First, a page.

In a 2013 ad for Ford, a 1950s atlas was used to talk about an engineer who grew up on two continents. Ford’s ad does not use a contemporary map. Instead the overly dramatic images from over 50 years ago had the visual punch to make good use of its second of video time.
Ford Motor Company has been playing a television ad for the past few months. In it, Ford points to the international flavor of the developers of its 2013 Ford Escape SUV. View the commercial on YouTube here: Ford Escape Hands-Free Liftgate Commercial.
What caught my attention was the atlas used to illustrate the engineer who “grew up on two continents.”
The map looks similar to maps from Frank Debenham’s The Global Atlas–A New View of the World from Space. This atlas, published by Simon and Schuster in 1958, featured physical models of the Earth’s terrain. By photographing the models from above, the atlas conveyed the visual sense of looking at the Earth from space.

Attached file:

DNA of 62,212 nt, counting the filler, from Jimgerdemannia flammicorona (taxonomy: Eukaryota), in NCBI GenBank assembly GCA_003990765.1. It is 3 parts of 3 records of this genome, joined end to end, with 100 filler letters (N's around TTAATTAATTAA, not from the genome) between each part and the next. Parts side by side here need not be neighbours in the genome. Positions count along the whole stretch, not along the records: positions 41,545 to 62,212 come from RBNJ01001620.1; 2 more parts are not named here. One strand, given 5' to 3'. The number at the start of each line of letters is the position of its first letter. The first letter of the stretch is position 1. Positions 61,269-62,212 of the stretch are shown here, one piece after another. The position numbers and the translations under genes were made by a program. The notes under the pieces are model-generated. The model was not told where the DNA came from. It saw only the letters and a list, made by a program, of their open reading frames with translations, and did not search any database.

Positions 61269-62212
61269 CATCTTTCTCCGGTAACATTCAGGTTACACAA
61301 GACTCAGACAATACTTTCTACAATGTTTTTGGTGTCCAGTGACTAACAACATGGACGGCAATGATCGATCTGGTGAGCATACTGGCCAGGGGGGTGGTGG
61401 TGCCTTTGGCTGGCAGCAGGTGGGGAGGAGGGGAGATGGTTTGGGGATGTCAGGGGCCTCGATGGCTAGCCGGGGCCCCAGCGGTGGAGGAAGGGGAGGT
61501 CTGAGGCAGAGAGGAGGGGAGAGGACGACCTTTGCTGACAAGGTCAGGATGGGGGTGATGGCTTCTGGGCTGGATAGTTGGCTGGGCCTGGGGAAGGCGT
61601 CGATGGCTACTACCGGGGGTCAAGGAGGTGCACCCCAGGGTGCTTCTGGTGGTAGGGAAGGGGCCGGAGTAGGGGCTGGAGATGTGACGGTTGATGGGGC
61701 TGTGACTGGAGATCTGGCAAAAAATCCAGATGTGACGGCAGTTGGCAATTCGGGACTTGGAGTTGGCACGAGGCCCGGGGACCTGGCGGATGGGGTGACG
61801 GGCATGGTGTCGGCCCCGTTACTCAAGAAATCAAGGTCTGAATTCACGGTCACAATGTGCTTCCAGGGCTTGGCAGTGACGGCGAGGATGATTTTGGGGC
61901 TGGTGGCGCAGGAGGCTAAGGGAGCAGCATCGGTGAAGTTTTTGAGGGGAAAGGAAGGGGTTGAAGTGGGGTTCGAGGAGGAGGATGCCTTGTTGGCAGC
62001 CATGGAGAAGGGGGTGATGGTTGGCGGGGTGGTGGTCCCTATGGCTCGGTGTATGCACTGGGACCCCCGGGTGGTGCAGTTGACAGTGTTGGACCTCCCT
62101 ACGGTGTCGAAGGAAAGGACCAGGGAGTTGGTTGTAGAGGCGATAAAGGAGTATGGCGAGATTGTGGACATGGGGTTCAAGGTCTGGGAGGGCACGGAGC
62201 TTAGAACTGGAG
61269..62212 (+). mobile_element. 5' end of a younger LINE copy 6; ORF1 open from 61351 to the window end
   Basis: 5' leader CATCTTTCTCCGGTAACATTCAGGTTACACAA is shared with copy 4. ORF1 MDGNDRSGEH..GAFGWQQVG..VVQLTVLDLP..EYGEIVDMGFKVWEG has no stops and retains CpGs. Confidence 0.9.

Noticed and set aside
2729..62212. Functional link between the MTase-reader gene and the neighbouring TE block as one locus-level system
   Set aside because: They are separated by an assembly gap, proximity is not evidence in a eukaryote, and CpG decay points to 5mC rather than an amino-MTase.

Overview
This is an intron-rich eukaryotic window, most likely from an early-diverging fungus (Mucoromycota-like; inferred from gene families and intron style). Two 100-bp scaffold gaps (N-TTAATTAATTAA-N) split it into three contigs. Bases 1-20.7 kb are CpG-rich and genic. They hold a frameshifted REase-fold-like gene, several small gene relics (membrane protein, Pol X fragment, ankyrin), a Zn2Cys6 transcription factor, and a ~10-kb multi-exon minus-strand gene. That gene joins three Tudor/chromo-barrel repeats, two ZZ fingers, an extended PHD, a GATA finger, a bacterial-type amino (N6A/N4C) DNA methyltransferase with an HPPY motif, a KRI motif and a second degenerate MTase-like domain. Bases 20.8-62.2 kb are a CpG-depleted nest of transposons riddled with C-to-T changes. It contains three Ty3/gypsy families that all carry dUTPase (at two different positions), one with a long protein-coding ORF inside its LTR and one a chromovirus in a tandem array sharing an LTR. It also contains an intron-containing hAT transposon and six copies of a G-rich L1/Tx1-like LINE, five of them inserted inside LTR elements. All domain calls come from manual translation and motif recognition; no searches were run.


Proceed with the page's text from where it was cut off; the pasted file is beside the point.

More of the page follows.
Fast forward to today.
NOT A GOOGLE MAP OR SATELLITE IMAGE
Notice that Ford didn’t use the instantly familiar Google satellite or map image to show North America and Europe. Is that because it would’ve looked flat or too plain on television?
Instead, Ford employed images that portrayed visually dramatic overstatements of the geography of Earth.
Using this kind of map image provided more communication value for the cost of occupying a second of film in a TV commercial. For a quick view, they communicated the idea of “map” more certainly than a visually plain modern internet map could have conveyed.
A similar map product is Mountain High Maps from Digital Wisdom. This set of dramatic terrain images is also a digital enhancement of physical models. View this product here.
These kinds of images stand out from the crowd, from the commonplace. As images, their value in communication exponentially rises as they catch and hold an audience.